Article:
Service Animals on Campus – Guidelines, Policies and Procedures

Service Animals on College Premises

Individuals with a disability may be accompanied by their service animal(s) on all Cambridge College premises where members of the public or participants in College services, programs or activities are allowed to go.

The term “service animal” (or “dog guide” under Massachusetts law) refers to any dog that is individually trained to do work or perform tasks for the benefit of an individual with a disability, including a physical, sensory, psychiatric, intellectual, or other mental disability. If a dog meets this definition, it is considered a service dog regardless of whether it has been licensed or certified by a state or local government or a training program.

Dogs (and in rare circumstances, a miniature horse) are the only animals that may serve as service animals. Other species of animals, whether wild or domestic, trained or untrained, are not service animals.

The work or tasks performed by a service animal must be directly related to the individual's impairment. Examples of tasks include, but are not limited to: assisting an individual with low vision with navigation; alerting individuals who are hard of hearing to the presence of people or objects; pulling a person's wheelchair; or providing assistance with stability or balance to an individual with mobility impairment.

Federal law does not require the individual to provide documentation that an animal has been trained as a service animal. The College or its agents may not ask questions of the individual if it is readily apparent that the dog is trained to perform tasks for a person with a disability. If it is not readily apparent that the dog is a service dog, the College or its agents may ask two questions:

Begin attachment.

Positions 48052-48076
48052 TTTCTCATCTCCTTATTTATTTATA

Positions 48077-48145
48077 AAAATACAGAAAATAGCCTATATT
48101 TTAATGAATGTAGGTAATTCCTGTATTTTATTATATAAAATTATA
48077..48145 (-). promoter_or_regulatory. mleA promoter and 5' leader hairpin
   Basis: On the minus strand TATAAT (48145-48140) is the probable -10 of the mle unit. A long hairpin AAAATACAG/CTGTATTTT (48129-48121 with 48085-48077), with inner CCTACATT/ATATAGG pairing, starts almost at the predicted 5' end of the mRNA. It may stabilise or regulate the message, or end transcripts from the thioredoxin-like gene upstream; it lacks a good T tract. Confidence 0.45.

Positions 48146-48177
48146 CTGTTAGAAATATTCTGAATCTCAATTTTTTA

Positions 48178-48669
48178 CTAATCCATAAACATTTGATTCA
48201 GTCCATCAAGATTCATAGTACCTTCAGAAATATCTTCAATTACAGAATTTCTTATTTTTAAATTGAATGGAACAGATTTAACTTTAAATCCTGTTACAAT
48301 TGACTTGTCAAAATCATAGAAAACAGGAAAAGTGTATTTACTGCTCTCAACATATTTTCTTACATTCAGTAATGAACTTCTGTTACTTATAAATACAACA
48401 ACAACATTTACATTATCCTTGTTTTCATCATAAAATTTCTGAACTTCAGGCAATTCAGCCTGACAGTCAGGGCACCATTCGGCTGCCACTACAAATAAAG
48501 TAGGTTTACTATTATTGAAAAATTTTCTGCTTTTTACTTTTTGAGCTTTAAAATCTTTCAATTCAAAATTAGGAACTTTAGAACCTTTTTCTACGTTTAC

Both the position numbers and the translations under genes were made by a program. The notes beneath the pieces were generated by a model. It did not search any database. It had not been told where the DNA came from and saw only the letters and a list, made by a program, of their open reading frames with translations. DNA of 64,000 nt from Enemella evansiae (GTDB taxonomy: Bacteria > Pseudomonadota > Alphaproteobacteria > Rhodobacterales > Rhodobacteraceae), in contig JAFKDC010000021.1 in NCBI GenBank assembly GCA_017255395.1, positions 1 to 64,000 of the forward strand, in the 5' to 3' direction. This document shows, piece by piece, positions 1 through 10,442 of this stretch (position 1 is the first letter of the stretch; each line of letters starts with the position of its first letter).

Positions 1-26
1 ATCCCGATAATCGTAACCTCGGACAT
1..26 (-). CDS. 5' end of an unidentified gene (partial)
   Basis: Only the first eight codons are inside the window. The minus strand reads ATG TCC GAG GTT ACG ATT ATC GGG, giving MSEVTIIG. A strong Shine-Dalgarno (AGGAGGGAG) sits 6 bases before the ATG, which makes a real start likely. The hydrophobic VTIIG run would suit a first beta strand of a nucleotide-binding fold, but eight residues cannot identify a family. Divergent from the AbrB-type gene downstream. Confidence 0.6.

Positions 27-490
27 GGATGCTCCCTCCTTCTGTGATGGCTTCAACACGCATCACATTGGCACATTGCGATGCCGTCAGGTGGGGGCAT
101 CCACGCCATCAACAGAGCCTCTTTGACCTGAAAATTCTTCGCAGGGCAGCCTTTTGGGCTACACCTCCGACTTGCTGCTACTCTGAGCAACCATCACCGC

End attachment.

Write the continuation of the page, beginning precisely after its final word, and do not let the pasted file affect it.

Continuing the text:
• Is the animal required because of a disability?
  • What work or task has the dog been trained to perform?

If the individual answers “yes” to the first question and articulates a description of the work or task, no further inquiries are permitted, and the student must be allowed to proceed. Admission of a service animal may be denied if an individual answers “no” to the first question, or cannot describe any work or task that the dog has been trained to perform.

In addition to the performance of specific tasks, some service animals may also provide a disabled individual with emotional support and/or comfort. Such service animals shall be permitted on the College’s premises on the same conditions as any other service animal.

While registration is not mandatory (per ADA), students with service animals are encouraged to contact the Office of Disability Support. This ensures a record of the animal being on campus and could be important in case of emergency. It will also allow the College to alert security personnel and make staff members aware that there will be a service animal on campus.

Emotional Support Animals